Breakfast may be the most important meal of the day for heart health, based on a recent study that found skipping breakfast is associated with nearly three times greater risk for heart disease.
Published in the Journal of the American College of Cardiology, this study looked at the association between breakfast consumption and risk for heart disease. Many studies have linked skipping breakfast to a poorer overall diet, unhealthy lifestyle choices and poorer heart health. This study further explored the impact of skipping breakfast on risk for heart disease in seemingly healthy adults.
The study included more than 4,000 middle-aged adults in the PESA study (Progression of Early Subclinical Atherosclerosis), which tracked the health of bankers in Madrid, Spain for six years. During the study, participants completed detailed dietary questionnaires and underwent cardiac imaging to assess the health of their arteries.
While participants were seemingly healthy at the start of the study, detailed imaging showed 13% of participants had underlying heart disease. When comparing dietary habits with imaging results, researchers found that skipping breakfast was associated with significantly greater risk for heart disease.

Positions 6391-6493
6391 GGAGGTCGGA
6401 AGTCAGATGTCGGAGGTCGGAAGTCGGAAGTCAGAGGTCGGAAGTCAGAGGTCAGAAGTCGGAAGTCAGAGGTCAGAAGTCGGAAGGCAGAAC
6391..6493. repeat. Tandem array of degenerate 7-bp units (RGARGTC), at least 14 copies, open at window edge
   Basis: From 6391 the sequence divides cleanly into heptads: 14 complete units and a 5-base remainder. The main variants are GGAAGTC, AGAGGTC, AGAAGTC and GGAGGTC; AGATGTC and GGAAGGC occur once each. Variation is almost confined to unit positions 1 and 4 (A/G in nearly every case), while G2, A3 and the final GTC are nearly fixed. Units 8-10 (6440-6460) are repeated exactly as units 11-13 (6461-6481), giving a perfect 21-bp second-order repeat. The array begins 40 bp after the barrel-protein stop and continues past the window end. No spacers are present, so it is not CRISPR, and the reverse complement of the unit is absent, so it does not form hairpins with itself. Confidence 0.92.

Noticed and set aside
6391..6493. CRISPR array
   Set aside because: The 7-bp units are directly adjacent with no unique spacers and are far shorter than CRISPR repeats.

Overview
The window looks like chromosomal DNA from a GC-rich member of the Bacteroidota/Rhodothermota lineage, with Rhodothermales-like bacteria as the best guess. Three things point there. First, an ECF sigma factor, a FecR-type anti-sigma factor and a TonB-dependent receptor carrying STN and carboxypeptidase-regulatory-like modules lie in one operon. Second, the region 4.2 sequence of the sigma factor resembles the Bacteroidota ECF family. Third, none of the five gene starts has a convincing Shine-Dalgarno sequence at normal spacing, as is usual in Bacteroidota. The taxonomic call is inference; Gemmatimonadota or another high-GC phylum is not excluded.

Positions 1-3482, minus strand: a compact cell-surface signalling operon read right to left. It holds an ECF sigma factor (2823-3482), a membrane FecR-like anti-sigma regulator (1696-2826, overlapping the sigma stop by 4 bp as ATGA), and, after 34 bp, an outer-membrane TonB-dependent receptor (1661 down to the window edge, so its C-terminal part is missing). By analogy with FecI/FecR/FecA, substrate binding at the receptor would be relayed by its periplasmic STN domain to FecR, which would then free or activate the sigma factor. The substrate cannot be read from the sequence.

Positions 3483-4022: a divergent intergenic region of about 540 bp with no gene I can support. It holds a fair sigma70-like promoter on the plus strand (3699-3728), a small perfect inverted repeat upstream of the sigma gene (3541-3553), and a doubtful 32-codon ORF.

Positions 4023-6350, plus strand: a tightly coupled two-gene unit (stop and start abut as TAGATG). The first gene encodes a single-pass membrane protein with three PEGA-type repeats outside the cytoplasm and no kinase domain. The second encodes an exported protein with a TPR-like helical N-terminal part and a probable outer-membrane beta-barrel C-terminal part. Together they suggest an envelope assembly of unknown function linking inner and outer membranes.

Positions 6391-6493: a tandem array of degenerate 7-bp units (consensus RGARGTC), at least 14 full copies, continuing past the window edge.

Based on dietary surveys completed through the study, most participants had what researchers call a low-energy breakfast, making up anywhere from 5-20% of participants’ total daily caloric intake. Roughly one-third had a high-energy breakfast (greater than 20% of daily caloric intake) and 3% skipped breakfast regularly (breakfast made up less than 5% of daily calories).
After analysis, researchers found that participants skipping breakfast had 2.6 times greater risk for heart disease than those who consumed a high-energy breakfast.
According to authors, findings stress the importance of incorporating a healthy breakfast into a daily routine. Many studies have linked skipping breakfast to poorer health, and this study confirms the association between skipping breakfast and increased cardiovascular risk, even in adults with no symptoms of heart disease.
However, it’s important to note that this study does not prove that breakfast itself causes a decrease in cardiovascular risk. Experts explain that the association between breakfast and heart health is complex. Breakfast may just be one dietary factor that affects heart health. Studies suggest that individuals skipping breakfast tend to have unhealthier lifestyles, such as smoking, heavy drinking and physical inactivity. These habits tend to go hand in hand. Together, these poor lifestyle choices take a toll on heart health over time.
However, starting the day with a wholesome breakfast is one of many choices that can contribute to a healthier lifestyle and improved heart health.